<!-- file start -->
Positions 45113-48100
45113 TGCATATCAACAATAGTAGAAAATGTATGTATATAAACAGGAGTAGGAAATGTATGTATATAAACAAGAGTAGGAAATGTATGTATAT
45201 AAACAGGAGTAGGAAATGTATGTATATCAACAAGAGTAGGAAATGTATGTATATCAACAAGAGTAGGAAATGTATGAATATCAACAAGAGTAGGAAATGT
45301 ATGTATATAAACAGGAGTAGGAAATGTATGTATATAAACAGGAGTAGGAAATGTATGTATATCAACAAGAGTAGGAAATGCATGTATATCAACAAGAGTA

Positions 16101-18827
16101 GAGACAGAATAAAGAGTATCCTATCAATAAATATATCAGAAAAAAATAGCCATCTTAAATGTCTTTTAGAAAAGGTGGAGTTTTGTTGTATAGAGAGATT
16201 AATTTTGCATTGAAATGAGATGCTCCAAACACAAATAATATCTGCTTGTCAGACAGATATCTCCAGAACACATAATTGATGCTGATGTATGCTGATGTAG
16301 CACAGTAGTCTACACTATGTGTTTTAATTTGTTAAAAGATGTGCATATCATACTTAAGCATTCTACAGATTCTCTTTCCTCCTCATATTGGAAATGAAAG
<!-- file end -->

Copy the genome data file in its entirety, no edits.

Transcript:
Positions 45113-48100
45113 TGCATATCAACAATAGTAGAAAATGTATGTATATAAACAGGAGTAGGAAATGTATGTATATAAACAAGAGTAGGAAATGTATGTATAT
45201 AAACAGGAGTAGGAAATGTATGTATATCAACAAGAGTAGGAAATGTATGTATATCAACAAGAGTAGGAAATGTATGAATATCAACAAGAGTAGGAAATGT
45301 ATGTATATAAACAGGAGTAGGAAATGTATGTATATAAACAGGAGTAGGAAATGTATGTATATCAACAAGAGTAGGAAATGCATGTATATCAACAAGAGTA

Positions 16101-18827
16101 GAGACAGAATAAAGAGTATCCTATCAATAAATATATCAGAAAAAAATAGCCATCTTAAATGTCTTTTAGAAAAGGTGGAGTTTTGTTGTATAGAGAGATT
16201 AATTTTGCATTGAAATGAGATGCTCCAAACACAAATAATATCTGCTTGTCAGACAGATATCTCCAGAACACATAATTGATGCTGATGTATGCTGATGTAG
16301 CACAGTAGTCTACACTATGTGTTTTAATTTGTTAAAAGATGTGCATATCATACTTAAGCATTCTACAGATTCTCTTTCCTCCTCATATTGGAAATGAAAG